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Garbage In, Garbage Out in Radiology


GIGO refers to getting less-than-useful results after supplying less-than-helpful input. Radiologists are exchange in similar mechanics with colleagues.

There’s a commonly-used phrase that got its start in the world of computer programming: Garbage In, Garbage Out. It refers to the phenomenon of getting less-than-useful results after you supplied less-than-helpful input. For instance, giving the Congressional Budget Office incomplete data about a new national healthcare system, and then getting falsely-reassuring analysis that the system will reduce costs, improve access, slice bread better, etc.

Parents make pointed use of GIGO to shape their kids’ behavior. For instance, “Ma, can I go outside?” “I don’t know, can you?” (Child rolls eyes.) “Ma, may I…”

Many of us engage in similar mechanics on a professional level, gently commenting that garbage-in from patient motion (because the tech failed to explain the importance of remaining still and/or did not rescan, or because the ER staff failed to apply appropriate restraints) is causing garbage-out in terms of our ability to diagnose anything. Or that GI from suboptimal selection of study type by our clinical colleagues (“You don’t need contrast for this study.”) is resulting in GO when we cannot exclude abnormalities in the area of their interest.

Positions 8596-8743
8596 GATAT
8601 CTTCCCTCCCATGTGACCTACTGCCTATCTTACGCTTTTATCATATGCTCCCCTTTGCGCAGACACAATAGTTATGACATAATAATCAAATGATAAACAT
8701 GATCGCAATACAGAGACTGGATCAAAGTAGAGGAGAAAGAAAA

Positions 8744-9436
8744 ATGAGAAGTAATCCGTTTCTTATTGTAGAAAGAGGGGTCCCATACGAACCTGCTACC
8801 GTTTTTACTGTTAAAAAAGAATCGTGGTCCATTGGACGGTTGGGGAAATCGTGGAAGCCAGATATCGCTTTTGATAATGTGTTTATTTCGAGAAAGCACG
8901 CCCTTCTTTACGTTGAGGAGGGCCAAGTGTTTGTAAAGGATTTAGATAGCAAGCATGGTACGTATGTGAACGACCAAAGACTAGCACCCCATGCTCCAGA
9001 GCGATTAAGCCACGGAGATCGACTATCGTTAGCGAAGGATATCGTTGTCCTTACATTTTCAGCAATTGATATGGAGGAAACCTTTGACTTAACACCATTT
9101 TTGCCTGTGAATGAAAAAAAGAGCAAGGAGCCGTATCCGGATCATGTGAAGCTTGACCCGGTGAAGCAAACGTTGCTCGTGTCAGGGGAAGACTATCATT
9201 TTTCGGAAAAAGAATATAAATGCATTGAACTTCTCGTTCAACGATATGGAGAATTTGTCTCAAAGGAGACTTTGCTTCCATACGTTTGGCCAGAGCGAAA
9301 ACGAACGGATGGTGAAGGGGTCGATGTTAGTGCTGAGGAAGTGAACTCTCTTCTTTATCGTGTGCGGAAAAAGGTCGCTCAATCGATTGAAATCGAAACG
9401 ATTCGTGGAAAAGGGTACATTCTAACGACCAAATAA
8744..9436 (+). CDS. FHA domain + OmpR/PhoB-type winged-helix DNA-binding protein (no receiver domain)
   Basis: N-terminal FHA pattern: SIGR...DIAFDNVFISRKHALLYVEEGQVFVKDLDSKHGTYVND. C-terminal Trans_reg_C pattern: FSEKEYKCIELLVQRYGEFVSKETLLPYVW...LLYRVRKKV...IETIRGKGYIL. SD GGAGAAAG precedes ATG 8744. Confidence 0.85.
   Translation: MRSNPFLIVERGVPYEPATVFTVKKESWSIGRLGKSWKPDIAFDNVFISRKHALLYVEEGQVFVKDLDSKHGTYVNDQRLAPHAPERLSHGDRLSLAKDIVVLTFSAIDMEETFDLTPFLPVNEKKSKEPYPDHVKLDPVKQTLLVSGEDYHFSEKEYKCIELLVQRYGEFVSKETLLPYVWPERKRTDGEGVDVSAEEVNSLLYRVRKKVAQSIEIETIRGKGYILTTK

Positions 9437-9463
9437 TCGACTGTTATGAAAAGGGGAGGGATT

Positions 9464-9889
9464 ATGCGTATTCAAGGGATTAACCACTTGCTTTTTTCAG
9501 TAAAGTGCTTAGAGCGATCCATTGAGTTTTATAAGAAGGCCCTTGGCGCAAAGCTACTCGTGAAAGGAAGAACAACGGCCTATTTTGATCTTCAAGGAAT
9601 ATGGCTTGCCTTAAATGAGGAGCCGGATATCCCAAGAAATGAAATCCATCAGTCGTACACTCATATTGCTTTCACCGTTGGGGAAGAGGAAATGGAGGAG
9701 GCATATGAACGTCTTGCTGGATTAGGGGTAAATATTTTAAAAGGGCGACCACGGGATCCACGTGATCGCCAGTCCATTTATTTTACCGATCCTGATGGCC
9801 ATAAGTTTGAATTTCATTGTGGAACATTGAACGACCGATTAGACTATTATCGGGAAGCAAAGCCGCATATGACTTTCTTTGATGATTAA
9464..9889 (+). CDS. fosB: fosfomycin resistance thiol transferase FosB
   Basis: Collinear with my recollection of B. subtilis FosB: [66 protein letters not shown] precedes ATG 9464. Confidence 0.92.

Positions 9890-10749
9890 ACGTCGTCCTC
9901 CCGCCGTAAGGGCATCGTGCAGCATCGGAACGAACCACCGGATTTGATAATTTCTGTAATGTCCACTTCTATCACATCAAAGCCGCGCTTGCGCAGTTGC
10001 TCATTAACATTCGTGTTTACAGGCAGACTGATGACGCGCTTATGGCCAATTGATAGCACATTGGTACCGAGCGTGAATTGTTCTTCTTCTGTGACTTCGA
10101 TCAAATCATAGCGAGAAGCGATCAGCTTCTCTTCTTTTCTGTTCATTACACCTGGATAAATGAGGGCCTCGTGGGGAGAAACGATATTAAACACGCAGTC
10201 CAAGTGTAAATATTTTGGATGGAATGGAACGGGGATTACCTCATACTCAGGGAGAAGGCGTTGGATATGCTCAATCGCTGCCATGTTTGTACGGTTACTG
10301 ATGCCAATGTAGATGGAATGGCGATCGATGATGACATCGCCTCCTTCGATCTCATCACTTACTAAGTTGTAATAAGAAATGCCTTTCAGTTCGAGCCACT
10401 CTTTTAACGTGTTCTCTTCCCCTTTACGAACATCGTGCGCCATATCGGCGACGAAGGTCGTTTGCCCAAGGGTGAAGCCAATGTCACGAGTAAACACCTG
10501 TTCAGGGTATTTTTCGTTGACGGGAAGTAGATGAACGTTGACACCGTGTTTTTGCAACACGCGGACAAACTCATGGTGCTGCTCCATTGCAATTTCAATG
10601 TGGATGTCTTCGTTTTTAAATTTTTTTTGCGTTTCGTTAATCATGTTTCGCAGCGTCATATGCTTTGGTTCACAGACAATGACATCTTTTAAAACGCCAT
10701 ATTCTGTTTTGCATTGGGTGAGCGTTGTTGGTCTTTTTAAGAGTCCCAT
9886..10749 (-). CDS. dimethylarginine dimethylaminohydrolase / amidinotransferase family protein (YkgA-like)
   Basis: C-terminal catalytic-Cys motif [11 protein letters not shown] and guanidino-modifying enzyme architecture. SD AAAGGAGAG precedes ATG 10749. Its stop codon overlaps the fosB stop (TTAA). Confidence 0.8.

Perhaps a spin of the Wheel of Protocols would have helped.

I am frequently tempted to go beyond such quiet coaxing, especially when my hopeful pleading seems to go completely ignored by those whose behavior I am vainly hoping to reshape. Of course, indulging such temptations would swiftly get my own behavior modified, much more harshly. Still, I can dream…

… of responding to the clinical history of “flank pain” with a thorough description of renal stones - except for which side they’re on. Heck, they didn’t say which flank, why should I?

… of reporting on a patient who’s clearly just had surgery (which is inexplicably not at all mentioned in provided history) as if I’m seriously concerned about major trauma. Look at all that free air and ascites/hemoperitoneum! The vandals even removed a length of bowel! Oh, the humanity.

… of answering “R/O obstruction” with “No obstruction.” (Then, when they call about the extremely brief report and ask about the appendix, say, “Why, yes, there’s appendicitis. But you asked about obstruction. Why, was there some other clinical information? Right lower quadrant pain and such?”)

... of responding to the history of “R/O pathology” with the Impression: “Not ruled out.” Hey, you never know for sure.

… of reporting on an ultrasound for “Pregnancy” with the word “Yes.”

… of summing up a negative head CT report in response to a history of “weakness” by recommending a good strength trainer I know at my local gym.

… of responding to a one-word clinical history of “Pain” with a one-word report: “Pathology.” Does anybody else remember that old game show with a similar cadence, Password Plus?

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